Additional research has shown that intense rhythmic stimulation can stimulate synchronized brain activity.

This synchrony may produce such intensely focused attention that sexual activity outcompetes usual self-awareness for access to consciousness, producing a state of sensory absorption and trance.5

I have always recited my scripts as an actor, projecting calm when I want the listener to relax, desire when I want them aroused, excitement when I want them to feel anticipation, and urgency when I want them to climax. My listeners, when they allow themselves to be carried away with these emotions, have found the experience intensely erotic. When I listened femdom hypnosis, like Mona Blu’s Snake Charmer series, I found myself falling into the rhythm of her words; going into trance from her pacing rather than a formal induction. Same with Kasha Shakti‘s Intimate Confession. Her rhythm and the provocative tone of her voice draws you into a trance. When I edited Manipulations, Shibby’s arousal was apparent in her voice. And listening to her arousal, inspired my own arousal. Each of these examples describes synchronicity between the hypnotist and the listener.

Synchronicity enables us to share emotions such as feeling relaxed, aroused, or entranced. During sex, physical stimulation (kissing, caressing, stroking) creates this synchronicity. But with hypnosis audio files, it’s the mirror neurons in our brains responding to the tone and rhythm of the hypnotist’s voice.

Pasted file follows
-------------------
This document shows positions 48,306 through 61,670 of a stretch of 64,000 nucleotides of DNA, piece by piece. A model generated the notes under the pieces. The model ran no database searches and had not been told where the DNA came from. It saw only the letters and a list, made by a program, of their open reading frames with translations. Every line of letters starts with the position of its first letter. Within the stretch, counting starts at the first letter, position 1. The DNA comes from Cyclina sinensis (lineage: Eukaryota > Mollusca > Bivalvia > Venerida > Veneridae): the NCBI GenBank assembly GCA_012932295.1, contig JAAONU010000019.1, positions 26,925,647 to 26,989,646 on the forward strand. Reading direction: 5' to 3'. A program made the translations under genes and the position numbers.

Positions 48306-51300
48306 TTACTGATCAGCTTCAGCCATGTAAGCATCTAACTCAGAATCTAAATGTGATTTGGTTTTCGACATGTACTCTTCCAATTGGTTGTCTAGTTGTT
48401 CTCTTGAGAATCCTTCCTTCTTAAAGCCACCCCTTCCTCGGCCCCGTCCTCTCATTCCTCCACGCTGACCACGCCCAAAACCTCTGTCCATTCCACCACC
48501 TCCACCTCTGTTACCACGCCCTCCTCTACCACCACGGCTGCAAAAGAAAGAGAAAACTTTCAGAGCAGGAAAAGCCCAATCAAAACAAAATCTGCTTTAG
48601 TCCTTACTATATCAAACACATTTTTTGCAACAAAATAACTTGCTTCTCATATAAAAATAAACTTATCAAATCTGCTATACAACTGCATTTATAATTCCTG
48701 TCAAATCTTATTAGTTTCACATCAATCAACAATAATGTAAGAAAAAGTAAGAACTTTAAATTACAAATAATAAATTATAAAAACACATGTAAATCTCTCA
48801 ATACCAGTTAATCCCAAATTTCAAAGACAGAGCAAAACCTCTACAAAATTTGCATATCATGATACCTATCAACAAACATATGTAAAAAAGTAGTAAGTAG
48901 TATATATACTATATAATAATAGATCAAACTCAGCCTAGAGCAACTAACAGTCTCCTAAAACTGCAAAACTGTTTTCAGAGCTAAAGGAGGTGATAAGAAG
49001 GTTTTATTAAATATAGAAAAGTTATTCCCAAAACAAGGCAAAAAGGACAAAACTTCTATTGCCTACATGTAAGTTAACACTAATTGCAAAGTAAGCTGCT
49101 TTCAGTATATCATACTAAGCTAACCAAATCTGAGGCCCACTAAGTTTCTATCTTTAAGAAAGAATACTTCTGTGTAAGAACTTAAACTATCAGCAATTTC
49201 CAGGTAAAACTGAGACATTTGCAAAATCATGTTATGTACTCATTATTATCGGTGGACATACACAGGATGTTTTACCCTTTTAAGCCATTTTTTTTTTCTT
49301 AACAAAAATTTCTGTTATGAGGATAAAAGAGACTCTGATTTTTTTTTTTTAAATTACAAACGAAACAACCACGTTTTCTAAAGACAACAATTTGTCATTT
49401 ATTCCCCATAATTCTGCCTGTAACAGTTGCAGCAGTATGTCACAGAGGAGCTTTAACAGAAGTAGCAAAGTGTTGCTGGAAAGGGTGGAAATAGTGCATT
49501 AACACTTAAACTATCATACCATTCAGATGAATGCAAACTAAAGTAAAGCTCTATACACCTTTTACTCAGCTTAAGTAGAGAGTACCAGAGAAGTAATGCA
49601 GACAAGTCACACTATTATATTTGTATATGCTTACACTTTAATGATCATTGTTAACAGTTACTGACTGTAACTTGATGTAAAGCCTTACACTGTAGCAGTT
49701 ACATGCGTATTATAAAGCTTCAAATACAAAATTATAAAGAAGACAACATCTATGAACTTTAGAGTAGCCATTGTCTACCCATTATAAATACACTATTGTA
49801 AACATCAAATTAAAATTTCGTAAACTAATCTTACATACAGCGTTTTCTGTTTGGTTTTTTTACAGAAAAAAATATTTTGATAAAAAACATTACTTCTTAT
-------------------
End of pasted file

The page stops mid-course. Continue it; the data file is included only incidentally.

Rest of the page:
Read more about the appeal of erotic audio.


Three theories about how hypnosis works. Other theories exist, but these are the ones that best describe my experience. Each theory explains some aspect of hypnosis, but none explain everything about it. This could be because the human mind is the most complex organisms ever to evolve. And like snow flakes, no two are exactly alike. Or it could be because hypnosis is an art, and art brings together disparate elements to create something new. In this case, an erotic experience unlike any other.


  1. Kappas, John (1987) Professional hypnotism manual: Introducing physical and emotional suggestibility and sexuality, Second Edition
  2. Lewis, Scott (2013) The Hypnosis Treatment Option: Proven Solutions for Pain, Insomnia, Stress, Obesity, and Other Common Health Problems
  3. Max-Planck-Gesellschaft (2012) Making music together connects brains,
  4. Fuller-Wright, Liz (2020) Baby and adult brains ‘sync up’ during play, finds Princeton Baby Lab, Princeton University
  5. Northwestern University (2016) Getting into the flow: Sexual pleasure is a kind of trance,